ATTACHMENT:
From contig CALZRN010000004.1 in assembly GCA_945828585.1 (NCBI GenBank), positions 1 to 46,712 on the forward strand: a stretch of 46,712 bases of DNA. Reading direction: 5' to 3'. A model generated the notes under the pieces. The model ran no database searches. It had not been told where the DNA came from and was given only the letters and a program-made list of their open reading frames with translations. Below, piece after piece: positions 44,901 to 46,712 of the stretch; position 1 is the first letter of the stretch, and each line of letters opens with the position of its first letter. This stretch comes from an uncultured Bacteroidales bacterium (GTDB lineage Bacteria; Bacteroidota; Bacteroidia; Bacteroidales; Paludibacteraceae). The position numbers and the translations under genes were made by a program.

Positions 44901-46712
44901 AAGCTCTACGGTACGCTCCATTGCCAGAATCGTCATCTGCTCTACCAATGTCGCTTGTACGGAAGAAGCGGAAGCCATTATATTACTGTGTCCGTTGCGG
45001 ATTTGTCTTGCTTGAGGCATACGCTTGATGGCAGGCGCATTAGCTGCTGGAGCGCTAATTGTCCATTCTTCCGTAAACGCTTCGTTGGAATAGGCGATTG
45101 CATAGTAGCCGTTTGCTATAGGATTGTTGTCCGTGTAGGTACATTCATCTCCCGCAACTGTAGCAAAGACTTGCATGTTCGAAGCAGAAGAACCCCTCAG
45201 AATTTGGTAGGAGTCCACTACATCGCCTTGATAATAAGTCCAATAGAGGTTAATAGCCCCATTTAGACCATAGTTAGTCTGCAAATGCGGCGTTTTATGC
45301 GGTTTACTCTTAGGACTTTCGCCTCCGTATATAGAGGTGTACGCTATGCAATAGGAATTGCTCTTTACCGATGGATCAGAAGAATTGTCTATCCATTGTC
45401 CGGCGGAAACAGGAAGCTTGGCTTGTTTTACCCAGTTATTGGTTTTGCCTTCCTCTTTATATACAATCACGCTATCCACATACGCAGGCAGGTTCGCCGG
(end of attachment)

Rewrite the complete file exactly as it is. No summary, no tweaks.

From contig CALZRN010000004.1 in assembly GCA_945828585.1 (NCBI GenBank), positions 1 to 46,712 on the forward strand: a stretch of 46,712 bases of DNA. Reading direction: 5' to 3'. A model generated the notes under the pieces. The model ran no database searches. It had not been told where the DNA came from and was given only the letters and a program-made list of their open reading frames with translations. Below, piece after piece: positions 44,901 to 46,712 of the stretch; position 1 is the first letter of the stretch, and each line of letters opens with the position of its first letter. This stretch comes from an uncultured Bacteroidales bacterium (GTDB lineage Bacteria; Bacteroidota; Bacteroidia; Bacteroidales; Paludibacteraceae). The position numbers and the translations under genes were made by a program.

Positions 44901-46712
44901 AAGCTCTACGGTACGCTCCATTGCCAGAATCGTCATCTGCTCTACCAATGTCGCTTGTACGGAAGAAGCGGAAGCCATTATATTACTGTGTCCGTTGCGG
45001 ATTTGTCTTGCTTGAGGCATACGCTTGATGGCAGGCGCATTAGCTGCTGGAGCGCTAATTGTCCATTCTTCCGTAAACGCTTCGTTGGAATAGGCGATTG
45101 CATAGTAGCCGTTTGCTATAGGATTGTTGTCCGTGTAGGTACATTCATCTCCCGCAACTGTAGCAAAGACTTGCATGTTCGAAGCAGAAGAACCCCTCAG
45201 AATTTGGTAGGAGTCCACTACATCGCCTTGATAATAAGTCCAATAGAGGTTAATAGCCCCATTTAGACCATAGTTAGTCTGCAAATGCGGCGTTTTATGC
45301 GGTTTACTCTTAGGACTTTCGCCTCCGTATATAGAGGTGTACGCTATGCAATAGGAATTGCTCTTTACCGATGGATCAGAAGAATTGTCTATCCATTGTC
45401 CGGCGGAAACAGGAAGCTTGGCTTGTTTTACCCAGTTATTGGTTTTGCCTTCCTCTTTATATACAATCACGCTATCCACATACGCAGGCAGGTTCGCCGG